2. “where he learnt to eat whatever was set before him”: there are cheaper ways to learn that than being sent to A.

    I learnt it at home though my mother spoiled me eventually by allowing me to avoid ox tongue. Mind you, it happened only when she realised that none of us liked ox tongue and that my father had held his peace on the subject for many years.

    True Love is smiling when your wife serves you ox tongue.

  3. Vot iz zee implication of his being educated in Luxembourg but only studying at Ampleforth?

    P.S. WhenIwasbutalad we spelt it Luxemburg in English – Luxembourg was the French spelling. Was the change some sort of anti-German gesture?

    P.P.S. Once, when we walked into a shop in Lux the customers were all chatting away in their dialect of German. Then some Germans came in and the locals swapped to their dialect of French.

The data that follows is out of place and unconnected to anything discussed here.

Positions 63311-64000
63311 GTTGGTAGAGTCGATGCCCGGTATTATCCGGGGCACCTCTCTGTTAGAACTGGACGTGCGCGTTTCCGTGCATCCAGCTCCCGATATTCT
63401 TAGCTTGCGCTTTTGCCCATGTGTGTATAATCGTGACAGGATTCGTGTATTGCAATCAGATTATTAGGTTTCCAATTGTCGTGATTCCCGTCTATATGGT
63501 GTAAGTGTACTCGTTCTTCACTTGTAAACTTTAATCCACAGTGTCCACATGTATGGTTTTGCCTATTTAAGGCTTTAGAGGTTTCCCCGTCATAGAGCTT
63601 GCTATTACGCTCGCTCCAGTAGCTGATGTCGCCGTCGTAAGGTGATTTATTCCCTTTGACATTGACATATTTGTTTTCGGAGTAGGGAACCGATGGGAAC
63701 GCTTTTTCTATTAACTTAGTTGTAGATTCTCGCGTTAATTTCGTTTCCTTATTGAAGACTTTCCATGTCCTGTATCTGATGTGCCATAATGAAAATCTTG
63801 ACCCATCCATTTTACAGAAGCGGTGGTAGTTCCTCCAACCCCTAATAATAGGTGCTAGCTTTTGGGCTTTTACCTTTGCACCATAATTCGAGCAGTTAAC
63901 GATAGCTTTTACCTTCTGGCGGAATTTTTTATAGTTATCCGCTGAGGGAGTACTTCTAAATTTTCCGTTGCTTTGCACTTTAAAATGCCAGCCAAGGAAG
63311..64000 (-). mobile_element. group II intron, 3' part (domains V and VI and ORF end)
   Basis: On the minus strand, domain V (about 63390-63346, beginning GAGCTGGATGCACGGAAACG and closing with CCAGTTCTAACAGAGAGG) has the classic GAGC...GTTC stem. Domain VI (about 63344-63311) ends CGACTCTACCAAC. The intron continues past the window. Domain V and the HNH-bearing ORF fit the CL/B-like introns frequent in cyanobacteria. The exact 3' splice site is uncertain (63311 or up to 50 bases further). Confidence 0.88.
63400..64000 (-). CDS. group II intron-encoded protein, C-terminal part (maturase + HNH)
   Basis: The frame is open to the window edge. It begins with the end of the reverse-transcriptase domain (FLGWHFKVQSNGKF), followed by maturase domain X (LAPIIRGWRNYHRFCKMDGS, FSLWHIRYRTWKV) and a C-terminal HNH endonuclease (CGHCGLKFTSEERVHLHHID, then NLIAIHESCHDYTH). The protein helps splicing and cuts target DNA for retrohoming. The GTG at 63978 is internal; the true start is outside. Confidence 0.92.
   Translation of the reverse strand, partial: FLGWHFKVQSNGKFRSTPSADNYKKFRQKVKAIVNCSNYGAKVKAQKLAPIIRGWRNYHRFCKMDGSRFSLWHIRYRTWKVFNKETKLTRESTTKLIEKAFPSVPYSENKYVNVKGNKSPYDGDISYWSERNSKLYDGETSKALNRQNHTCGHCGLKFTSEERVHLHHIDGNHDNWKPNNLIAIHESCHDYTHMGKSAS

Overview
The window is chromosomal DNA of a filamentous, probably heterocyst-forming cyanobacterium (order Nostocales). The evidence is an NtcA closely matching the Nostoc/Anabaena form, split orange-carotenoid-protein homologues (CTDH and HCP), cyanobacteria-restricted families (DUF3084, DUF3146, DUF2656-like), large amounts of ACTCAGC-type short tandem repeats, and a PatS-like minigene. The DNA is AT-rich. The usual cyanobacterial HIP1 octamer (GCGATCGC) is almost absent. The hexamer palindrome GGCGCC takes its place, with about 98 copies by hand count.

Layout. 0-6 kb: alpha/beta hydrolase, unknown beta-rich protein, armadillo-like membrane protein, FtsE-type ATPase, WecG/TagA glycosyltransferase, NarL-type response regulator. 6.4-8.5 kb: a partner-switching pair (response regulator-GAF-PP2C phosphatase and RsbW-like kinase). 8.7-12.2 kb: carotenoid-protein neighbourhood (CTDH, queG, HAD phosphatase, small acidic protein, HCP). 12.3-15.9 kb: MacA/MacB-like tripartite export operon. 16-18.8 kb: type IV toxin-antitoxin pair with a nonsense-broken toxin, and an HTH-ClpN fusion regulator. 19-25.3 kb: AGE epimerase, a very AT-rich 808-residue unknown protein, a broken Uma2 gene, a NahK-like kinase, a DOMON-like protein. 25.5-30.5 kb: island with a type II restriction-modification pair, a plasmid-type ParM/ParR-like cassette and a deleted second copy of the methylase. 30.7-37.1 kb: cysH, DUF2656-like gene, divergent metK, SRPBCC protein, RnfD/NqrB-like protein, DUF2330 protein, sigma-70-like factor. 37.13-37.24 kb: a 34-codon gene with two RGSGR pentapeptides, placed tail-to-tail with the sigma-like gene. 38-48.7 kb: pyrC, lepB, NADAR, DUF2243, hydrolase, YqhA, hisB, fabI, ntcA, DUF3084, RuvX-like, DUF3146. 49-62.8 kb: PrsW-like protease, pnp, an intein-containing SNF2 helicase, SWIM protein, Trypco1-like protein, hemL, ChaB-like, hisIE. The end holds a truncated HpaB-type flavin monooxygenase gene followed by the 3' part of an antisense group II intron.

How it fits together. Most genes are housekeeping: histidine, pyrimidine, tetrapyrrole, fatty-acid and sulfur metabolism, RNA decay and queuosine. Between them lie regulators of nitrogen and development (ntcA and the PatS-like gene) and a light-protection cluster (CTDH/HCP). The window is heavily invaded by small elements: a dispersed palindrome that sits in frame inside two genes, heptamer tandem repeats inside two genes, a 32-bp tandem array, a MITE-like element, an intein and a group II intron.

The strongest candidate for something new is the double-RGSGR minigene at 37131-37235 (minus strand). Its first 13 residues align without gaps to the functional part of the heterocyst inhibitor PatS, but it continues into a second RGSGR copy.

P.P.P.S. Have you noticed that people now call the city Seville but the football side Sevilla? And likewise many other examples. A handy new convention?

  4. “followed by studies at Ampleforth College in North Yorkshire, where he learnt to eat whatever was set before him”

    Any school will teach you that. Even a day school.

  5. “And this is rather what Ampleforth is for:”

    Strange recommendation for public school wankery, though. Nearest I ever got to a public school was winning a scholarship to one, then telling them they could stuff it. Best move I ever made. But most kids ate was set in front of them. Except at the school I did go to, where the school dinners were virtually inedible. And at home as well. So you depended on the roulette of what mother you’d been landed with. When did school/home kids’ menus first make their appearence? Late C20th?
    Only military food I’ve ever been exposed to was lunching at the HAC. Seemed quite good, if not a bit basic. Public school tossers seemed to revel in it. Must have been the jam roly-poly provoking memories of dormroom buggery.

  6. @ tim and dearieme